I don't think the 'true' Roman mile is known to that accuracy,
or that the Romans could reproduce it to that accuracy,
While we're being pedantic, I think you mean precision.
<outpedanting> I think you are wrong about that.
"In measurement of a set, accuracy refers to closeness of the
measurements to a specific value, while precision refers to the
closeness of the measurements to each other."
Farbeit from me to argue with Wikipêia, but the way I learned it was
"A Roman mile was about one and a half kilometres" is accurate but not
very precise.
"A Roman mile was 1.3895319 kilometres" is very precise but not at all
accurate.
Does anyone agree, or am I just spouting nonsense that not even "Spains
Harden" would be guilty of?
I agree with you. I'm not sure where that Wikipedia definition came
from, but it doesn't agree with what I understand the normal definition
to be. Perhaps it's used in some specialised field. Statistics, perhaps?
Nope, "The field of statistics, where the interpretation of measurements plays a central role, prefers to use the terms bias and variability instead of accuracy and precision: bias is the amount of inaccuracy and variability is the amount of imprecision. "

You should think instead of metrology. The field of measurements.

WP cite, again:

<quote>
Accuracy has two definitions:

More commonly, it is a description of systematic errors,
a measure of statistical bias; low accuracy causes
a difference between a result and a "true" value.
ISO calls this trueness.

Alternatively, ISO defines accuracy as describing a combination of
both types of observational error above (random and systematic),
so high accuracy requires both high precision and high trueness.

Precision is a description of random errors, a measure of statistical variability.

<URL:https://en.wikipedia.org/wiki/Accuracy_and_precision#ISO_definition_(ISO_5725)>

See also ISO 5725-1 (dating to 1994) and the 2008 issue of the
"BIPM International Vocabulary of Metrology" (VIM), items 2.13 and 2.14.[1]

<URL:https://www.bipm.org/en/publications/guides/>
(One of the first links on that page is
"Evaluation of measurement data - Guide to the expression of uncertainty in measurement:
JCGM 100:200 (GUM 1995 with minor corrections)

I would suspect that this is applicable to those measuring reagents
and to those analyzing xray diffraction data,
for just a couple of ways it might come close to some of the expertise
in this group.

(Not so much my expertise; I'm not even doing TDR these days,
and holding light sources up to a piano-sized spectrometer
or running a Kelvin probe are even more distant.
I do pay attention to free file space and to TOP's load measurements)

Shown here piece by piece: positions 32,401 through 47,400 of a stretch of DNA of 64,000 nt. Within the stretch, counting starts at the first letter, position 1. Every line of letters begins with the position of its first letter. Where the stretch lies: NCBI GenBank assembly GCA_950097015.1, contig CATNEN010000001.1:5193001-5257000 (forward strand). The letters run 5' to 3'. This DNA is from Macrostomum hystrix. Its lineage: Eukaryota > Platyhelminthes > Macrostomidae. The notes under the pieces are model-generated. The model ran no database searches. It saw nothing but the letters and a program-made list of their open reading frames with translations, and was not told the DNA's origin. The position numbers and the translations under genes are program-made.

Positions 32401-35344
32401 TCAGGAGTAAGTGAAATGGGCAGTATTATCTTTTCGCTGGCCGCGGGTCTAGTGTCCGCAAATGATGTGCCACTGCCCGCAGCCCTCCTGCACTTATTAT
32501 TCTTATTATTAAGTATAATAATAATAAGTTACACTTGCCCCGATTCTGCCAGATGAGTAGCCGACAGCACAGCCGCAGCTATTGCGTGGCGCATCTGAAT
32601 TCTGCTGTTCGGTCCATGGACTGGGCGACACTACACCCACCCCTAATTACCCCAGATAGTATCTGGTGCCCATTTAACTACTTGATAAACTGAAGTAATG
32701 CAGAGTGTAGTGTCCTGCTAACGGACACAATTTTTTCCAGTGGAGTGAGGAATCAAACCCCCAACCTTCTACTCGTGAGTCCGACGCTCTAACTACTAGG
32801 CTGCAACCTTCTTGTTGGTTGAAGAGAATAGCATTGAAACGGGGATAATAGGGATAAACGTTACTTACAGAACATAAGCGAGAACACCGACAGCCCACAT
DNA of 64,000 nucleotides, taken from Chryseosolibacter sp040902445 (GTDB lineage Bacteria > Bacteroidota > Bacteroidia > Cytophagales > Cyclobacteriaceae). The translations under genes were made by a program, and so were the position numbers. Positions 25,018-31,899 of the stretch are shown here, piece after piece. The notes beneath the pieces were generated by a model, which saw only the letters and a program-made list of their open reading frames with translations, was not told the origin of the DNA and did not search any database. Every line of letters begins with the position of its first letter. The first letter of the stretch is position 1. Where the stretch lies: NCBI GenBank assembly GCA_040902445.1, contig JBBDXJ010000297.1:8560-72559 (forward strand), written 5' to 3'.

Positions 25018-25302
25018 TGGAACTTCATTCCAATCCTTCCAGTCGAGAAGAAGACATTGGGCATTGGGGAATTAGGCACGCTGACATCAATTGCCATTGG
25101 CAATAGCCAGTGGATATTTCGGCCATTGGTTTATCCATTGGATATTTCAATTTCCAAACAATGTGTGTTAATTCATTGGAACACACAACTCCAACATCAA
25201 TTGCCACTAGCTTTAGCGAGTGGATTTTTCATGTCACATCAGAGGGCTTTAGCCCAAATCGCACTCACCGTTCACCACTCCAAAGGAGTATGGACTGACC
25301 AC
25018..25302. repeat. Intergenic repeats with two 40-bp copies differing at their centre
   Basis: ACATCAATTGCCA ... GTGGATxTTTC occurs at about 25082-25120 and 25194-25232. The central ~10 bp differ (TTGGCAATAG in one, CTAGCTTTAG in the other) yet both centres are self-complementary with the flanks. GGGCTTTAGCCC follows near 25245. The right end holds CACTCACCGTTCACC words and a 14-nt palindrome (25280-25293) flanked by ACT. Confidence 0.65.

/dps
Quinn C
2020-01-15 04:52:14 UTC
Permalink
Post by s***@gmail.com
[relevant quotes not elided]
Post by Peter Moylan
Post by Athel Cornish-Bowden
Post by J. J. Lodder
Post by Athel Cornish-Bowden
Post by J. J. Lodder
Some sources do give a Roman mile of 1 482 meter.
I don't think the 'true' Roman mile is known to that accuracy,
or that the Romans could reproduce it to that accuracy,
While we're being pedantic, I think you mean precision.
<outpedanting> I think you are wrong about that.
"In measurement of a set, accuracy refers to closeness of the
measurements to a specific value, while precision refers to the
closeness of the measurements to each other."
Farbeit from me to argue with Wikipêia, but the way I learned it was
"A Roman mile was about one and a half kilometres" is accurate but not
very precise.
"A Roman mile was 1.3895319 kilometres" is very precise but not at all
accurate.
Does anyone agree, or am I just spouting nonsense that not even "Spains
Harden" would be guilty of?
I agree with you. I'm not sure where that Wikipedia definition came
from, but it doesn't agree with what I understand the normal definition
to be. Perhaps it's used in some specialised field. Statistics, perhaps?
Nope, "The field of statistics, where the interpretation of measurements plays a central role, prefers to use the terms bias and variability instead of accuracy and precision: bias is the amount of inaccuracy and variability is the amount of imprecision. "
You should think instead of metrology. The field of measurements.
<quote>
More commonly, it is a description of systematic errors,
a measure of statistical bias; low accuracy causes
a difference between a result and a "true" value.
ISO calls this trueness.
Alternatively, ISO defines accuracy as describing a combination of
both types of observational error above (random and systematic),